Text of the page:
 An article in the eNewsletter of the National Livestock and Poultry Environmental Learning Center (a national list of more than 1000 livestock professionals) announced the availability of the curriculum to a national audience of livestock professionals.
     Ten CDs of the curriculum were sent to each state 4-H office in the western U.S.
     A poster was made describing the curriculum and displayed at the Western Section of the American Society of Animal Science meeting in Laramie, WY in 2008.

Potential Contributions

We have enhanced awareness of environmental issues related to livestock production and increased knowledge of manure management practices among extension 4-H agents in the western U.S. Their skills are improving, and they are spreading their knowledge to volunteer 4-H leaders in order to increase their ability to provide educational programs in manure management to 4-H youth. Now 4-H agents and leaders can use the Manure Management curriculum to encourage youth to make choices that protect the environment from the excrement of their 4-H project animals. In the future, some of the participating youth will become livestock producers, and this new curriculum will broaden its impact as these future leaders and business people move into the workforce.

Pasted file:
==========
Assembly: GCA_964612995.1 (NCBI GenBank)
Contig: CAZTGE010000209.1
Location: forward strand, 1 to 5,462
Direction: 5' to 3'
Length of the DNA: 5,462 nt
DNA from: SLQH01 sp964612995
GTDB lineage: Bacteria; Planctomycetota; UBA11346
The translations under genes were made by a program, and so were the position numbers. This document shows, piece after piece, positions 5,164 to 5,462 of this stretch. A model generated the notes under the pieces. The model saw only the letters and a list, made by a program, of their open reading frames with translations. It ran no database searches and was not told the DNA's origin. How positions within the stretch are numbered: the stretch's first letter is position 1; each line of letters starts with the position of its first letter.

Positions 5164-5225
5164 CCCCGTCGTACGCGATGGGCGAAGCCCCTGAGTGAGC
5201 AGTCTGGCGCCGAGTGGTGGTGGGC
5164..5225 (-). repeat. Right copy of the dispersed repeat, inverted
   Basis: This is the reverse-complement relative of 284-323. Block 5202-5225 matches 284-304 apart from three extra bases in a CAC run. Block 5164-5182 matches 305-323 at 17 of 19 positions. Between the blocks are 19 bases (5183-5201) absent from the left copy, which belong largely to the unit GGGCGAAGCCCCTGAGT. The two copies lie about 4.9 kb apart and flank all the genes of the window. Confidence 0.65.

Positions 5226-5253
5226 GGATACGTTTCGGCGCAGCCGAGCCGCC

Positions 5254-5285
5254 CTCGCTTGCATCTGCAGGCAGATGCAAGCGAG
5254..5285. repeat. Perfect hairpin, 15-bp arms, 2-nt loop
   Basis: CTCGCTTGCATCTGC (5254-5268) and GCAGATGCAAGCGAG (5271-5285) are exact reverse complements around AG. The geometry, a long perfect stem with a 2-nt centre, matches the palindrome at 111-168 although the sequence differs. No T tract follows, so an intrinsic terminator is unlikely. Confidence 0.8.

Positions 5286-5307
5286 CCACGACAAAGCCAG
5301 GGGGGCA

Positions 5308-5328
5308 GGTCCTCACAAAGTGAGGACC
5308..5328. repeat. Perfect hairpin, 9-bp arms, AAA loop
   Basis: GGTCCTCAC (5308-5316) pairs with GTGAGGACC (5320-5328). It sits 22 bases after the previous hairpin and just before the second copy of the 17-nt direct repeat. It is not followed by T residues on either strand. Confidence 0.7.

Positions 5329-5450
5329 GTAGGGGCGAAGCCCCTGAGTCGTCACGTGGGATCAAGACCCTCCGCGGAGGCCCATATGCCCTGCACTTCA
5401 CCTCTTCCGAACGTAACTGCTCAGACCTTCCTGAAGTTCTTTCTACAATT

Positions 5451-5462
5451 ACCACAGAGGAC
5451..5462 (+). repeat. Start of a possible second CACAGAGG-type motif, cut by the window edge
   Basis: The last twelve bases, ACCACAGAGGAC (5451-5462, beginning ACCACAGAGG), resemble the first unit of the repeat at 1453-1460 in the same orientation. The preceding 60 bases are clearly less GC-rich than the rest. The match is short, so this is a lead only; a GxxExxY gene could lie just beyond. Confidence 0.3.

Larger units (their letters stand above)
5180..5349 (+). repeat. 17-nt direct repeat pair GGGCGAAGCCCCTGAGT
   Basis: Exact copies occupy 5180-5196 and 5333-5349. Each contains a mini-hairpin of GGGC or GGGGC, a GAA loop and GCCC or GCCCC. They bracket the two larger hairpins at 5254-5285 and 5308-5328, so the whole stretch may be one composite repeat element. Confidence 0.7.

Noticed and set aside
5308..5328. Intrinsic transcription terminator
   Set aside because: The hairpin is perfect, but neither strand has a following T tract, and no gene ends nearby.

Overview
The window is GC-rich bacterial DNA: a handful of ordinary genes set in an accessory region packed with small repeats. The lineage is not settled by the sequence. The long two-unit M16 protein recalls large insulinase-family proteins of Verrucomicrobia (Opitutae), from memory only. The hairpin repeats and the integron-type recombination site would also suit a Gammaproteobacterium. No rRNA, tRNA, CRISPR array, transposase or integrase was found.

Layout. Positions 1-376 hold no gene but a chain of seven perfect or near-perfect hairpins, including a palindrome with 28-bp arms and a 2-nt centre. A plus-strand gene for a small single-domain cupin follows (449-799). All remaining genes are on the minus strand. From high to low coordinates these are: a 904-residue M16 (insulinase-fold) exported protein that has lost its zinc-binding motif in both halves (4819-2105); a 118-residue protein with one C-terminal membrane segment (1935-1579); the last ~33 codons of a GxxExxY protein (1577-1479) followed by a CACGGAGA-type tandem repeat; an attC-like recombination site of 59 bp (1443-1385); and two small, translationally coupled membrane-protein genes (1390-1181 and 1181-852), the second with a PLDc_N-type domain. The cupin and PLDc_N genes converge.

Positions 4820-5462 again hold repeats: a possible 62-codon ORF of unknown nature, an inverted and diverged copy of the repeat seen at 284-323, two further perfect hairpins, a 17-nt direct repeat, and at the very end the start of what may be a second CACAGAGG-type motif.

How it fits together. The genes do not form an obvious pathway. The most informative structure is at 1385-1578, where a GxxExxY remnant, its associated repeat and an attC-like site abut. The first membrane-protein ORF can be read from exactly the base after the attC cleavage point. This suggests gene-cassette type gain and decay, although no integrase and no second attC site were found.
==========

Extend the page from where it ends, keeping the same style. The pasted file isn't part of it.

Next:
Future Recommendations

To fully implement Manure Management curriculum as a component of 4-H livestock projects, it will be necessary to integrate appropriate parts of the curriculum into species-specific curricula in each state.

Information Products

Any opinions, findings, conclusions, or recommendations expressed in this publication are those of the author(s) and do not necessarily reflect the view of the U.S. Department of Agriculture or SARE.